The Packers also got two other points on a safety, when Goodnight dumped Dave Ryan of Detroit in the end zone in the third period after the Lions' Bob Westfall has scored his team's second touchdown on a 7-yard break through the line. The other Detroit scores, if it makes any difference, came on an 8-yard dash in the second quarter and a pass play, Ryan to Bob Greene. It was good for 61 yards. Bill Callihan, the Lions' captain, booted the three points after touchdown. Perhaps the Lions wish they hadn't riled the Packers by scoring first. They did the same thing a year ago in the same park and immediately the Bays roared back to a 27-6 victory. Being an all-veteran outfit, they should have remembered - or maybe they forgot - that Hutson had come out of retirement. Forgetting, they'll have the satisfaction at least of thinking back in their old age and telling their grandchildren what Hutson and the Packers did to them. While the Packers' victory centered on Hutson, let it not be forgotten that passers McKay and Comp had ample time to throw the ball because of excellent protection. The line played superb ball from end to end and the other backs cut some fancy capers when they weren't blocking out potential tacklers. Also outstanding in the game were the booming kickoffs of Glen Sorenson and Fritsch and the punts of McKay. The Packer machine hit on all 33 Sunday, the exact number of men eligible to play.


Let them play as well against Cleveland next Sunday and they'll rule the Western division alone. Things didn't look too bright in the first quarter, when the Bays had their backs to the wall on several occasions only to stiffen and hold. Detroit moved to the 19 but Lou Brock averted the impending trouble with his interception of Cotton Price's pass. Shortly after, Chuck Fenenbock, a Detroit standout, moved McKay's punt from the Packer 46 to the 19. Three plays gained two but Pete Tinsley deflected Nelson's field goal attempt from the 25. After an exchange of punts, the Packers ran into trouble again and were forced to kick from their 18, McKay's kick traveling only to the 35 against the heavy wind. It bounced back to the 29. Andy Farkas gained two and a Fenenbock pass to Masterson was good to the 11. Fenenbock passed wild and then moved between left tackle and end to the 8 as the first quarter ended. On the first play of the second period, Fenenbock faked a pass to a man in motion to the left and then wheeled over left tackle to the goal. As the clock showed five seconds of the period gone, Callihan kicked the point after to give Detroit a 7-0 lead. Then the bomb and a variety of other catastrophes fashioned by the Packers fell on the Lions. They probably still are wondering where it all came from. Their seven-game winning streak went under and so did they share of the Western half lead.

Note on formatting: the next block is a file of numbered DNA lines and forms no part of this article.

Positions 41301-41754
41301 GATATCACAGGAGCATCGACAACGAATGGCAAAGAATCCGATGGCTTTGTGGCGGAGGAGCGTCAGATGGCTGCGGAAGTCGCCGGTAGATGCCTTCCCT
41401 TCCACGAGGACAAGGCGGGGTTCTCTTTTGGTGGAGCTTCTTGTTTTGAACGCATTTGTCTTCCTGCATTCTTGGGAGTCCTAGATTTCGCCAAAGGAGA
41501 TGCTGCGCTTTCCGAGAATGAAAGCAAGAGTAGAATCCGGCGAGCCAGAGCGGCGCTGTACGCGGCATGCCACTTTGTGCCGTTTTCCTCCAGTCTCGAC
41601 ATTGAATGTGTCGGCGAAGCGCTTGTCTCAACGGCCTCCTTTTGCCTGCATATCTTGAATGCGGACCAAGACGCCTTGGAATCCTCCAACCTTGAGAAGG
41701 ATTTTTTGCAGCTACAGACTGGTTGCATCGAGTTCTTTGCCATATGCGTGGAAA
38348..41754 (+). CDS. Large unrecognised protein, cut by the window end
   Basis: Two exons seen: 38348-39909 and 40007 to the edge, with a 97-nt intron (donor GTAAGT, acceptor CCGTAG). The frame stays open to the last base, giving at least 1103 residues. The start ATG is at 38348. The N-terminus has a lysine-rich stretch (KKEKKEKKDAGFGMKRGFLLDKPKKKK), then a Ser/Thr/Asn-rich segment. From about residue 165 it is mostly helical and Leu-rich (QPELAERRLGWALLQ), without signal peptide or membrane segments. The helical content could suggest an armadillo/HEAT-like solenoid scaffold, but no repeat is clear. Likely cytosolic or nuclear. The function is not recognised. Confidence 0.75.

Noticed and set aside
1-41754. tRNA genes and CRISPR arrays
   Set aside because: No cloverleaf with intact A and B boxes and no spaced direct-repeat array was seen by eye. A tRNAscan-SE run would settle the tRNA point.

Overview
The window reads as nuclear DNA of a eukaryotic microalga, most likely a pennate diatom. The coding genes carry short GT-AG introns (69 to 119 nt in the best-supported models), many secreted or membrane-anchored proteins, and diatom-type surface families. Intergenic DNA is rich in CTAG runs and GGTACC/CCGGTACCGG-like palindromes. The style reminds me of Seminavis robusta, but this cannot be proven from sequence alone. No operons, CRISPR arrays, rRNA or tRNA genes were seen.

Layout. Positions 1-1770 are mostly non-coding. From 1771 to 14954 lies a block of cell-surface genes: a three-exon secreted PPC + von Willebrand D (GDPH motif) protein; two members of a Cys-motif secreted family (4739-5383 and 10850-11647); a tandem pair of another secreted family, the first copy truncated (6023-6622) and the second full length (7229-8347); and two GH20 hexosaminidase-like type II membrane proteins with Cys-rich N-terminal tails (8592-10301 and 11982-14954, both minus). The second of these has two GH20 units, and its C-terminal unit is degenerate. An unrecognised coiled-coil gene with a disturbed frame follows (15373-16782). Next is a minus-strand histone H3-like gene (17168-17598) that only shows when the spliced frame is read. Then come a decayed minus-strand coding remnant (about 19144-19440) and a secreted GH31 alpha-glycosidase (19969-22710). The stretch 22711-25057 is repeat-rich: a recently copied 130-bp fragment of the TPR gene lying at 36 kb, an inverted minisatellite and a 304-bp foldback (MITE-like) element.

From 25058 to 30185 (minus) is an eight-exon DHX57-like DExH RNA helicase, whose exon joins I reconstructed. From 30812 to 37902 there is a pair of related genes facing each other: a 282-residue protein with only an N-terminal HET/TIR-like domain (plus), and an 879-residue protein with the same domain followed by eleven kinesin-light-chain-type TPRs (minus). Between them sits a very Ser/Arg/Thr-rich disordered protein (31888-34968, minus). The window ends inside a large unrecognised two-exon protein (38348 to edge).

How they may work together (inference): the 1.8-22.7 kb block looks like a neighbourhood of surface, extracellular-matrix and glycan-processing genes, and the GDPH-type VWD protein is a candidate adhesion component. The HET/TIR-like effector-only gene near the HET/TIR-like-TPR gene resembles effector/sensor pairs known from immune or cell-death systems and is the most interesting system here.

The Lions kicked off. Larry Craig got one of his few chances to tote the ball when he returned Nelson's boot nine yards to the Green Bay 41. On first down, McKay dropped back, Hutson flashed ahead and made Art Van Tone, a seasoned Detroit veteran, look silly when he caught the ball on the 40 and ambled the remaining distance to the goal. But that was only the beginning. The Lions received the kickoff, gained nine yards on three plays and punted out of bounds on their own 46. Meanwhile, Comp had replaced McKay and Goodnight went in for Hutson. On first down again, Comp moved back, Goodnight raced to his right and up the alley. The pass was right in his hands as he crossed the seven-yard marker. For a moment, the rookie from Tulsa juggled the ball but then glued to it and walked over unmolested. Things began to look good for Green Bay but they looked even better yet a short while later. Starting from their 20, the Lions picked up a first down on the 30. Three plays with Westfall and Callihan carrying brought the ball to the 39 1/2. Westfall failed on a fourth down to pick up the necessary yardage. The Packers took over. The first play didn't look too good as Matheson threw Comp for a 12-yard loss on the Packer 49. The stage then was set for the next two plays as McKay and Hutson entered.